2020, The Year of a Special ANZAC Day

ANZAC day Driveway

April 25, 2020, will mark the 105th anniversary of the first time young men from Australia and New Zealand stepped into harm’s way for King and Country. Though the nation was only 13 years old at the outbreak of World War One, young Australian men and those from neighbouring New Zealand proudly joined troops from the rest of the commonwealth and entered the fray.

Perhaps of more lasting importance, they established the ‘ANZAC legion’ of tenacity in battle and a fighting prowess so great that even their enemies honoured them. Beyond this, their sacrifices earned their nation the respect of the international community that it had been denied up to this point. It is a widely held belief that the Australian national identity for resilience and adaptability was forged in the fires of those long-ago battles fought by the original ANZAC Troops.

To honour the sacrifices that they and the over 102,000 who have followed in their boot prints made, we have traditionally gathered for a Dawn Service at the Australian War Memorial and other sites across the country and around the world. This year will be different.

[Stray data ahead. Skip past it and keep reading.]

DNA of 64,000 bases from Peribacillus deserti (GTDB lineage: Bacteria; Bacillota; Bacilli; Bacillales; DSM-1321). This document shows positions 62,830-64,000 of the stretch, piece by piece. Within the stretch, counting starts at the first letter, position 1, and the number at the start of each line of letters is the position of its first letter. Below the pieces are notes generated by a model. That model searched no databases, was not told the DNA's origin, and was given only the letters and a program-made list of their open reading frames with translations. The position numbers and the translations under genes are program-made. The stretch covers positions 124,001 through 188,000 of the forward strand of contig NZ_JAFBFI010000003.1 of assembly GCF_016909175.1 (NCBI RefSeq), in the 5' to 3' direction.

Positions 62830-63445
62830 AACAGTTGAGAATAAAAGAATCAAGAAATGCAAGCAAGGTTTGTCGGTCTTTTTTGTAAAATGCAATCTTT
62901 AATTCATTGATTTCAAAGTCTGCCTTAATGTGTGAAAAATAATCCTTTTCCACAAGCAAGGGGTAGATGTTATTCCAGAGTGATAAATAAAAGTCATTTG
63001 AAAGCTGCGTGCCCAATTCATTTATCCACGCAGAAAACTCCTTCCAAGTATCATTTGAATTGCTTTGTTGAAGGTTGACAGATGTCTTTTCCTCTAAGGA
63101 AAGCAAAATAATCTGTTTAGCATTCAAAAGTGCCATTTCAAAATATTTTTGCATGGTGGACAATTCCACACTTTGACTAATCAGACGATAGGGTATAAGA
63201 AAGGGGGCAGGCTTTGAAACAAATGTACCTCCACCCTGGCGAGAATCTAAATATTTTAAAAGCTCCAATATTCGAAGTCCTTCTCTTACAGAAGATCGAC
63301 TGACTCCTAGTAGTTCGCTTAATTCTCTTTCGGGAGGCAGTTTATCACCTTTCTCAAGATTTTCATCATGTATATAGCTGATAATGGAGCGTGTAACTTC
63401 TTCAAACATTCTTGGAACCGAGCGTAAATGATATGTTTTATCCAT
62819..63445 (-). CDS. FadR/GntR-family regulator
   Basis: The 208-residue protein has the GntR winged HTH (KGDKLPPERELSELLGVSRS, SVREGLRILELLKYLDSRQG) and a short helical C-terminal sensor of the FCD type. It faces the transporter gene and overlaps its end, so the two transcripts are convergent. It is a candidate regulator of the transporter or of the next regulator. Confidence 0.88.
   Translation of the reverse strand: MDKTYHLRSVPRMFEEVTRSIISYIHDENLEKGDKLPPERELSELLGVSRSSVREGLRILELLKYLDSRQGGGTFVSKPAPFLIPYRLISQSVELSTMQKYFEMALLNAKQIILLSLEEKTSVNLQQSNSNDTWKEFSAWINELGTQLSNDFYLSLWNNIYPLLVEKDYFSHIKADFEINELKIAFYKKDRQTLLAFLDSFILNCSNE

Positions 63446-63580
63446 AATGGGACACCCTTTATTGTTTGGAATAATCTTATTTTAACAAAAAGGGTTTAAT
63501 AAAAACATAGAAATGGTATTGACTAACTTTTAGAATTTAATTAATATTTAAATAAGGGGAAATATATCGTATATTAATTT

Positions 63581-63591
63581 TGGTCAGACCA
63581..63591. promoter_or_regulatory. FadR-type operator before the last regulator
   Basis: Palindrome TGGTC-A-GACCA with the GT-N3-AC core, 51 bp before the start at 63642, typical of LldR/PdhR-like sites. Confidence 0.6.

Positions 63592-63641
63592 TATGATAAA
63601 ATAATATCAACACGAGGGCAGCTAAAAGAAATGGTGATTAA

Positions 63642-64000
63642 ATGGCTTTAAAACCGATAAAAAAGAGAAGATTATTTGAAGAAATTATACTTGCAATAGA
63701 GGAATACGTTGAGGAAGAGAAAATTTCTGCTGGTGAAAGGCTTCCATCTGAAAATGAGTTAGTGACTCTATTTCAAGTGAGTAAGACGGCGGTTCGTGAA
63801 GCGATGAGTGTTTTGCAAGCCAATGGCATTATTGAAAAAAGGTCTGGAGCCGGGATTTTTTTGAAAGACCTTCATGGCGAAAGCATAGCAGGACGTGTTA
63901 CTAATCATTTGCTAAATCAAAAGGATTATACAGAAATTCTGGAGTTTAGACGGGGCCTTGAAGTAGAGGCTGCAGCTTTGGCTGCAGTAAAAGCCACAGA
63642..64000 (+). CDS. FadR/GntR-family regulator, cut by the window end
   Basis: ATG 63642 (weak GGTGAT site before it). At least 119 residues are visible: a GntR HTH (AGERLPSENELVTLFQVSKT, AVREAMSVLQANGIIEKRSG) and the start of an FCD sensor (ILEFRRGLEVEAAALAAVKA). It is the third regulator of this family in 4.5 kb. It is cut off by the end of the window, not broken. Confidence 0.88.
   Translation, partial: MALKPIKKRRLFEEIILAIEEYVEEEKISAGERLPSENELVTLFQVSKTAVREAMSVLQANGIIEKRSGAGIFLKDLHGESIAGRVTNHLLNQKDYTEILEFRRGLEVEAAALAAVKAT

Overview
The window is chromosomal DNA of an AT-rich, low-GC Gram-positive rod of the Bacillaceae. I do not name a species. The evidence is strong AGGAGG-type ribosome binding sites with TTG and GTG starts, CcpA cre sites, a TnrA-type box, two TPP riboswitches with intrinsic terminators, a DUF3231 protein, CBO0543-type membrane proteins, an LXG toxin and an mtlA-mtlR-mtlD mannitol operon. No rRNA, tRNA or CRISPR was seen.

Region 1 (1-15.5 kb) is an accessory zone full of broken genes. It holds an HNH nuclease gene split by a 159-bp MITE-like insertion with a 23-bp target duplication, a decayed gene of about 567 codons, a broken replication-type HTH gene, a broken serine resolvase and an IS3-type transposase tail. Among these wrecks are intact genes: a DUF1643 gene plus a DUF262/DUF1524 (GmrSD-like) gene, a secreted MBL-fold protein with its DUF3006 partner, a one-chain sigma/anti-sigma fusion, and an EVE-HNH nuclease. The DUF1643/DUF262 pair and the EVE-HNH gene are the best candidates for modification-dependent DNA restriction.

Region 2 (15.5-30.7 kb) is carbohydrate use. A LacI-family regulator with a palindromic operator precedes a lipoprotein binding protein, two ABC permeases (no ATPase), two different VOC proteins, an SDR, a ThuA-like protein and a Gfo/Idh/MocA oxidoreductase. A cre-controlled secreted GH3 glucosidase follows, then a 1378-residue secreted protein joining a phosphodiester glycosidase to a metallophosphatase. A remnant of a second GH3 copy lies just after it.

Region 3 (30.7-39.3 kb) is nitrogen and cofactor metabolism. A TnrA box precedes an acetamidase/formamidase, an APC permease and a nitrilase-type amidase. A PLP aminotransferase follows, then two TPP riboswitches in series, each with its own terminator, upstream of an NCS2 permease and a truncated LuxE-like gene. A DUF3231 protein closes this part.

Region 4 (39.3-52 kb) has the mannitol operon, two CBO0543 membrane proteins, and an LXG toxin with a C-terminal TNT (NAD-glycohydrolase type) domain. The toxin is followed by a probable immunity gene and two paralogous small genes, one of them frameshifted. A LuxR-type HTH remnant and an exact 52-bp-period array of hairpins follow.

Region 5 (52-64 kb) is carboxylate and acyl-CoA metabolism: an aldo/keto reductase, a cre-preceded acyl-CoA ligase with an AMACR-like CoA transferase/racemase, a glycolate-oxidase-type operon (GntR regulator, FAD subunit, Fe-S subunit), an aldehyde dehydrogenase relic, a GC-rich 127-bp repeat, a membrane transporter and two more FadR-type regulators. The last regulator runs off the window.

For the first time in the over 100-year history of ANZAC Day, no events will be open to the public. All are encouraged however to celebrate this Remembrance Day in a meaningful way.

Some suggested activities are:

  • Join in Light Up the Dawn, RSL Australia’s campaign to have everyone stand on their balconies or in their driveways at first light while listening to The Ode and The Last Post played on the radio. Followed by a moment of silence.
  • Watch the televised service from the Australian War Memorial as a family. It is scheduled to be broadcast at 5:30 am.
  • Take a virtual tour of some of the sites at which ANZAC troops have died. Gallipoli sites of World War I can be visited on the Anzac Walk podcast. Other sites can be visited via free apps at ANZAC 360 app in App Store, ANZAC 360 app in Google Play.
  • Check on family and friends who are former service members. This is their day and they may be feeling especially low and isolated.

The ANZAC spirit is not shared only by those who have served our country in uniform. A small part of it resides in all of our hearts. Let us demonstrate it this year by continuing to honour those who have gone before us as they so richly deserve.

Lest We Forget